I’ll be the first to tell you that I plan on living as close to forever as possible, but I am still in touch with reality enough to understand that I’ll end up closer to the beginning of that time frame and I need to answer some questions about my finances before I do move on. I love my family and I do NOT want to place any unnecessary burden on them when I pass away. Nobody likes to talk about things like this, but I know finding out what happens to my 401k if I die is a good way to help protect your loved ones and your finances.
As I’ve grown older, had children, gotten married, and started to plan seriously for my future this subject comes up from time to time. If I have an accident and die tomorrow, what would happen? Nothing can replace a loved one, but placing a complicated financial burden on the people you love is thankfully something that can be avoided with some due diligence.
The first question to ask is who will be getting the money.
Who is the Beneficiary?
Generally what happens is…
A 401k is an employee-based retirement system that is governed by a few special laws that determine how they will be handled in almost every situation. By default, your spouse is usually the automatic beneficiary of the retirement plan. Federal law creates this assumption by stating that the spouse of the deceased has a right to the inheritance unless they sign a written waiver excluding them to it. There are some exceptions such as time married, state laws, etc, but typically this is what would happen if you made no other decisions about who the beneficiary would be. This is an important thing to remember for any situation involving remarriage, children, and multiple beneficiaries in general. If you second wife does not have a good relationship with your children then they may find themselves disinherited.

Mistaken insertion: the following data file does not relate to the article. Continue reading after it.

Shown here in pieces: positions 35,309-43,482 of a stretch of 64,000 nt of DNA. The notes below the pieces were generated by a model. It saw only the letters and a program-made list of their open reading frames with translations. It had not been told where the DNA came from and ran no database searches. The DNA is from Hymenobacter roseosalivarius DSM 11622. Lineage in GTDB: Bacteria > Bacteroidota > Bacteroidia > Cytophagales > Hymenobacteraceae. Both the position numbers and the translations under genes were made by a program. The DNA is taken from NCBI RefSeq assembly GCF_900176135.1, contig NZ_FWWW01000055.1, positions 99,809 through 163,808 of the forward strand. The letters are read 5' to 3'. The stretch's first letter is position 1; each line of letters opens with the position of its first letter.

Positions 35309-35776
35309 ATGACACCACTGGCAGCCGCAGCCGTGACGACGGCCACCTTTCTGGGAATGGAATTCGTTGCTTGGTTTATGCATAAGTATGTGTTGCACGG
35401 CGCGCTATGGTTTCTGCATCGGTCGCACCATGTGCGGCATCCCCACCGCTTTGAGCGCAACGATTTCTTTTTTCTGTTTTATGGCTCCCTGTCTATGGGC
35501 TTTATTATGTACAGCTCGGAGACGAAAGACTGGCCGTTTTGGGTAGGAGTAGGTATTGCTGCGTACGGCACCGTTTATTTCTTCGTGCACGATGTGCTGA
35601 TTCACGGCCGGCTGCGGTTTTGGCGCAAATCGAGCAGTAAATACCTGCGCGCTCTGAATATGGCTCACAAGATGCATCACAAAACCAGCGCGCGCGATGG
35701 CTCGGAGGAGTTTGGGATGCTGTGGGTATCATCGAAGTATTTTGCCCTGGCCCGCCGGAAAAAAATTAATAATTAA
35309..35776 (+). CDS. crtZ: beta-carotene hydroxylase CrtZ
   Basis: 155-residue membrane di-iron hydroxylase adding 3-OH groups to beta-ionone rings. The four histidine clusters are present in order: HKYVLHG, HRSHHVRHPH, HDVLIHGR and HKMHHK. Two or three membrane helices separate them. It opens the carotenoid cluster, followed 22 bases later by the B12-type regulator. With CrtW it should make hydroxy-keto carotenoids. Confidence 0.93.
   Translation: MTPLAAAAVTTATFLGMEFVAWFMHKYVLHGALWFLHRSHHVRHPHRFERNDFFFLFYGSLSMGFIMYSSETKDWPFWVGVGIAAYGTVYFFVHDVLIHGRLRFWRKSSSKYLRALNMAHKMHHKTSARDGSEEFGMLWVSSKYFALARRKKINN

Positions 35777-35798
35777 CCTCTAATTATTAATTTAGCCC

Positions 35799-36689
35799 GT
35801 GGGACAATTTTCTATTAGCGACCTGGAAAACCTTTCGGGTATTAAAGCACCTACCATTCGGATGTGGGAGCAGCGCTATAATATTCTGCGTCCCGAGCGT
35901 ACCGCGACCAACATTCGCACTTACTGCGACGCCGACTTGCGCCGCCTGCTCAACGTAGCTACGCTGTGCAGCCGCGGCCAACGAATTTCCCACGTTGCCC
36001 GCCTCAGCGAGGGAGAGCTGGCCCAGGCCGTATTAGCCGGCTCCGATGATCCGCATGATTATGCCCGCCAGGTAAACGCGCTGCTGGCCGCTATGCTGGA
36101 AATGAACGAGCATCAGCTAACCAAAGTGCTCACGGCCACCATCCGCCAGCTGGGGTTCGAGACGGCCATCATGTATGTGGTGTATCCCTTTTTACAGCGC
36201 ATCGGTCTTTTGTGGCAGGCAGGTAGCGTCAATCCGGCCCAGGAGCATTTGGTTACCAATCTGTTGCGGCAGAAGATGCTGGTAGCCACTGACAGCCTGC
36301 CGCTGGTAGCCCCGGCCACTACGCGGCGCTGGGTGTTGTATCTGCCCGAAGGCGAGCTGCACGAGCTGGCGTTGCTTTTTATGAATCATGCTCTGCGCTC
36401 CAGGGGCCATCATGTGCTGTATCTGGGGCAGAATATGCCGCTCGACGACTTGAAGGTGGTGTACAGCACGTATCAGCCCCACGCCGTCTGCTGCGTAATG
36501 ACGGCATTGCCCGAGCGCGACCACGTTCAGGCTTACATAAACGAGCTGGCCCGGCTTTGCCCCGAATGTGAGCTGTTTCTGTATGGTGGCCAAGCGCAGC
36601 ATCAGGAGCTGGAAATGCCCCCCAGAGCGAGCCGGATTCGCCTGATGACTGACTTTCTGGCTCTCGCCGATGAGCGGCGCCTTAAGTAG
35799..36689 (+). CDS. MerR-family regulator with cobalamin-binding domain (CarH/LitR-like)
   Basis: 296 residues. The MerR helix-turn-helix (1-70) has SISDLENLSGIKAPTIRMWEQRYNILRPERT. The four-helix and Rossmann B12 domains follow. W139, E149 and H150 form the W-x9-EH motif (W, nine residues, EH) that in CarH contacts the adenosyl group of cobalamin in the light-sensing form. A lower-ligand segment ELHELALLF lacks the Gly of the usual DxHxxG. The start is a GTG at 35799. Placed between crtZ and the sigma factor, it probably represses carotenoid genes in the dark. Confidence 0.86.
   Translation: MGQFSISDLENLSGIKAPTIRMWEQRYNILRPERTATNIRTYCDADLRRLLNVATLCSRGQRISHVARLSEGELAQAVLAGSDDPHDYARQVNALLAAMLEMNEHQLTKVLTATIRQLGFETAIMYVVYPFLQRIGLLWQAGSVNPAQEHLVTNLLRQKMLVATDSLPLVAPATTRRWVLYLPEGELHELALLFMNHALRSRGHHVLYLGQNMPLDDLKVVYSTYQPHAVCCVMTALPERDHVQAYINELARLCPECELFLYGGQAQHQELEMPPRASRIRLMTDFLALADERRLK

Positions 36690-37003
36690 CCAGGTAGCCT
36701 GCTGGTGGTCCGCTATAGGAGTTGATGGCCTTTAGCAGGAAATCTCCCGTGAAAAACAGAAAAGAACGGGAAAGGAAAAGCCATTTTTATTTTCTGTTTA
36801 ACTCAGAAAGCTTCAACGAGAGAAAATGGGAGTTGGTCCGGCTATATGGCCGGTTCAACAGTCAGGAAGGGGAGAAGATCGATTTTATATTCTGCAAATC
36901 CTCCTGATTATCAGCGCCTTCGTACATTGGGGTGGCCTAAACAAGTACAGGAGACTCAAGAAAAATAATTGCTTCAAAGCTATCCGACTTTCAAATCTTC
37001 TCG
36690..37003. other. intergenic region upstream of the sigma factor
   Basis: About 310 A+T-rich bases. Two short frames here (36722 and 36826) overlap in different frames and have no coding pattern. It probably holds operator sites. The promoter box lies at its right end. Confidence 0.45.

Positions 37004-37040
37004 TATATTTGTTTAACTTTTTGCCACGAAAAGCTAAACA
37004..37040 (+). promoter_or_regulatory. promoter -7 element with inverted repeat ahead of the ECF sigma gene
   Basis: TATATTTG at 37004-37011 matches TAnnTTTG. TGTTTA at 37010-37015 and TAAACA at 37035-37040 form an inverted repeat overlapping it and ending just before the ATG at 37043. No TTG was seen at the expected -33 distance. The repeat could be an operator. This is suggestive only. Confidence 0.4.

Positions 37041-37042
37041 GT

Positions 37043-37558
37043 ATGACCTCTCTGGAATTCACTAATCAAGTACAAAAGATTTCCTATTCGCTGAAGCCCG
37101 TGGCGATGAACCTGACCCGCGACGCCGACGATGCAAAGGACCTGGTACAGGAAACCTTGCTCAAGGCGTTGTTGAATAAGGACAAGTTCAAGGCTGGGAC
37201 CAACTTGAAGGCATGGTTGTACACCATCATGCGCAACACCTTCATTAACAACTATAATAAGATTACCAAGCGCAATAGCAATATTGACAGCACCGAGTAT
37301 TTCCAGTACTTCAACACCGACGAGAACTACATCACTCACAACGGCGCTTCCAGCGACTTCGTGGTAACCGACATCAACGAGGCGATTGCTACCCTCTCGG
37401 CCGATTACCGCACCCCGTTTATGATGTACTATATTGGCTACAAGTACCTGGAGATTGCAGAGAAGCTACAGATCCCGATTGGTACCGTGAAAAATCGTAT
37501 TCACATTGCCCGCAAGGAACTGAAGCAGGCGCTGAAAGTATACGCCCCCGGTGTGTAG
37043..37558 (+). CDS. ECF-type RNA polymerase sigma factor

What input do I have?
It’s more likely that when you signed up with your employer’s 401k that you filled out a lot of information which included naming specific beneficiaries to your plan. In my case I was asked to name a primary and secondary beneficiary when I signed up. I put my wife as the primary and my children as the secondary, but there are always reasons why you might not want this to happen depending on your current age, family situation, lack of children, etc. I imagine that I fall into the most typical scenario with my wife being the primary and my children being the secondaries.
So to recap, here is a summary of what would happen to your 401k if you die and: